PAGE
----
What are Probation Violations?
In many criminal cases, defendants plead guilty to a crime but do not go to jail. Instead, the judge puts the defendant on probation. As an aside, lawyers call probation “community supervision.” This means the defendant can avoid jail time. However, the defendant must follow certain conditions and rules. If he does not, then the judge can issue an arrest warrant for the defendant. In short, a probation violation happens when a defendant does not follow the rules or conditions of probation.
What is a Motion to Revoke Probation (MTR)?
If a defendant violates a rule or condition of probation, then the State will file a motion asking the judge to revoke the defendant’s probation. In other words, the State is asking the judge to end the probation and send the defendant to jail. Further, the MTR will list the violation(s) the defendant committed.
The most common probation violations are:
- Failing to report with the probation officer;
- Testing dirty for drugs;
- Failing to complete community service hours; or
- Picking up a new case.
If the judge finds that the violations are true, then the judge has several options. The most common options are as follows. First, the judge can end the probation and send the defendant to jail. Second, the judge can continue the defendant on probation. Or third, the judge can keep the defendant on probation, but change the terms of probation.
What are my rights at a probation violation (MTR) hearing?
The MTR hearing guarantees a defendant the following rights:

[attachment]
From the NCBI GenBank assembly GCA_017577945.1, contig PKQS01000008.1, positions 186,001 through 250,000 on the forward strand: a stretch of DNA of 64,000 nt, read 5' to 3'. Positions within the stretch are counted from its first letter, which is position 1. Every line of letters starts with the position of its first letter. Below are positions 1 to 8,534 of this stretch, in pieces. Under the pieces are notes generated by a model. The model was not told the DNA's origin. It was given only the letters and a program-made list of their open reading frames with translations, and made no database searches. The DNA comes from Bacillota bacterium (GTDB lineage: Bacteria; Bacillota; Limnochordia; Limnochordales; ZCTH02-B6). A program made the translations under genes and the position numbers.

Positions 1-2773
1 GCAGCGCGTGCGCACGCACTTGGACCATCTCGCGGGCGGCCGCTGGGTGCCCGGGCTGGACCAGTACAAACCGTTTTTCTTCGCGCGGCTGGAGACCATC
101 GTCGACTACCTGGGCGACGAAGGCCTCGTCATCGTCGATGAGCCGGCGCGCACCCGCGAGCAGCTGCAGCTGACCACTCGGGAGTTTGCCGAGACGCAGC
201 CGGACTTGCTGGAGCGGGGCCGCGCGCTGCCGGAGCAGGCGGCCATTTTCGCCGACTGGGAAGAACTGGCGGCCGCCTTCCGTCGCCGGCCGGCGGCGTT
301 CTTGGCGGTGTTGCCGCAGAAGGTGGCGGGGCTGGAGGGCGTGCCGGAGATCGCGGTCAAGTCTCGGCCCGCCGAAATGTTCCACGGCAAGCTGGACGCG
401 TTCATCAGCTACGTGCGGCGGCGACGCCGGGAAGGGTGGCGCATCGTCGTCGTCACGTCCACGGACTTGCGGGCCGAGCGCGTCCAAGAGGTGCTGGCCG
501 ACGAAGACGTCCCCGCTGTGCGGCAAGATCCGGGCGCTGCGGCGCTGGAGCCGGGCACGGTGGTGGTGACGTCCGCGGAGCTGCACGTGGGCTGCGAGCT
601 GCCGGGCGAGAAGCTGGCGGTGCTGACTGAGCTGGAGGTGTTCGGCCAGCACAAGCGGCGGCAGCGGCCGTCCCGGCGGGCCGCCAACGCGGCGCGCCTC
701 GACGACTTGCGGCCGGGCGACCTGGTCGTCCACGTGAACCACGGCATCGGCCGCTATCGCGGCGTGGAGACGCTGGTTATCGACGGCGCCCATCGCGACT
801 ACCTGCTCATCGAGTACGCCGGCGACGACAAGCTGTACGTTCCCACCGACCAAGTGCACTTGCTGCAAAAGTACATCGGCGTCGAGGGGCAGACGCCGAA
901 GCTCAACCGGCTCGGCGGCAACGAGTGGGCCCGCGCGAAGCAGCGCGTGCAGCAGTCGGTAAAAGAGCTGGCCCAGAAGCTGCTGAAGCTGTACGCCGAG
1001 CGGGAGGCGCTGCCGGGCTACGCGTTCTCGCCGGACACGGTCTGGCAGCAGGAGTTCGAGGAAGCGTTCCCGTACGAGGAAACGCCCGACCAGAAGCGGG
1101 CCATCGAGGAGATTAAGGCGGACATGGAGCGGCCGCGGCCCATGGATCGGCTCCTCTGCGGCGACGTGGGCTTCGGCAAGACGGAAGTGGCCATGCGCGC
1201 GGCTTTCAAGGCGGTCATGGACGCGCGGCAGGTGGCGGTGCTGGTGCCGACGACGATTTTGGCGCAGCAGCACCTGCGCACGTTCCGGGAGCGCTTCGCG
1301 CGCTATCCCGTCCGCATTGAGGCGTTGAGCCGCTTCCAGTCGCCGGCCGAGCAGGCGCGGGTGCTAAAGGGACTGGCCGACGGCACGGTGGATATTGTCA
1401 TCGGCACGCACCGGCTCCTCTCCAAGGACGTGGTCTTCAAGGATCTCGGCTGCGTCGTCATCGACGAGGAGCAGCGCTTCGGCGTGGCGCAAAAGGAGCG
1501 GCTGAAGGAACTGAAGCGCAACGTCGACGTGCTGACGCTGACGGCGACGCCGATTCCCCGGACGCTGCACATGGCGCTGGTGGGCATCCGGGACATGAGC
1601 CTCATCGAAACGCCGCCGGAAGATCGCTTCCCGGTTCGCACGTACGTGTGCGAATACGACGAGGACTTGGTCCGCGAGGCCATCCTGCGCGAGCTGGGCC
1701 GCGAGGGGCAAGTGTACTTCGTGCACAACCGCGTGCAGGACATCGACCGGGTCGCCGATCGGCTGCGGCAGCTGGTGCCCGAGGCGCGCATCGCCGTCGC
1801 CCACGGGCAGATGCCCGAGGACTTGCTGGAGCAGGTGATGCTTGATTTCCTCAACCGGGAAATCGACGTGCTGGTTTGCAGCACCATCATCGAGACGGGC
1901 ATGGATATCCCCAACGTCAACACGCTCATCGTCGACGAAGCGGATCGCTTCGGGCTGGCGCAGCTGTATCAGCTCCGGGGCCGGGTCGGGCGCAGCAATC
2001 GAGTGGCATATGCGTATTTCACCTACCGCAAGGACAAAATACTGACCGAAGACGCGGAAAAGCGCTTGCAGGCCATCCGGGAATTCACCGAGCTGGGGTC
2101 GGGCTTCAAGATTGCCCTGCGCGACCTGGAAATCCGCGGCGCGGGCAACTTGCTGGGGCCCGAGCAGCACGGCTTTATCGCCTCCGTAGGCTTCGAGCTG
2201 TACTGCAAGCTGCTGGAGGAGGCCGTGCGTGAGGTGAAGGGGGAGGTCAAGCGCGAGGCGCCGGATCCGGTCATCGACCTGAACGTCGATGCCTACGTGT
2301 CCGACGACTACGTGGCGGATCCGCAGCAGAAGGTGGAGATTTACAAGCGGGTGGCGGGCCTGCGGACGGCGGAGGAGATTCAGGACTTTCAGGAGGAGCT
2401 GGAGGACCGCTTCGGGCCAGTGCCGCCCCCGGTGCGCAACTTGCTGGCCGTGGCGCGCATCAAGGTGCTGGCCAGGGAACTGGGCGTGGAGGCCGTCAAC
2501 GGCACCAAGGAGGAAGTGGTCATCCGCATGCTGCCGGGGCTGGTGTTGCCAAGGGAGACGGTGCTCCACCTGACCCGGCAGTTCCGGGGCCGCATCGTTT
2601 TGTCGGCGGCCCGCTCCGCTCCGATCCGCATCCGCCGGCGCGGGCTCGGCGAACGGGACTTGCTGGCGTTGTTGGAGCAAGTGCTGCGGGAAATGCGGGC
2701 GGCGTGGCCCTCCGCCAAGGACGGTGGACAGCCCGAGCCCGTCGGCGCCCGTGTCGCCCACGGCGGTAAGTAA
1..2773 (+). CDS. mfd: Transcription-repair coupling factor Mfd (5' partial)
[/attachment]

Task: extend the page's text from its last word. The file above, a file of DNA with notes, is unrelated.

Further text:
- The State must provide the defendant written notice of the violations. The notice is provided in the MTR;
- Prosecutors must show the defendant the evidence for the violations;
- The defendant has a right to be heard in person. He also has the right to present witnesses and evidence in his defense. And, he has the right to confront and cross-examine the witnesses against him;
- The judge must be neutral and fair during the hearing; and
- Finally, the judge must provide a written statement explaining why it revoked the probation.
San Antonio Probation Violation Attorney
A defense lawyer can help clients facing an MTR. He (or she) may workout a deal with the prosecutor and the probation department to withdraw the MTR. This allows the defendant to stay on probation and avoid jail time. Further, if the defense and state cannot reach a deal, then the attorney can ask the judge not to revoke the probation. In this situation, the judge will decide if the defendant stays on probation or goes to jail. Finally, if the defendant did not violate the terms of probation, his or her attorney can help present a defense to the violations.
To summarize, a defendant facing an MTR has options. These options include working with the State to stay on probation. Or, the defendant can say the allegations are “Not True” and request a hearing to challenge the allegations. A probation violation attorney can help in either situation.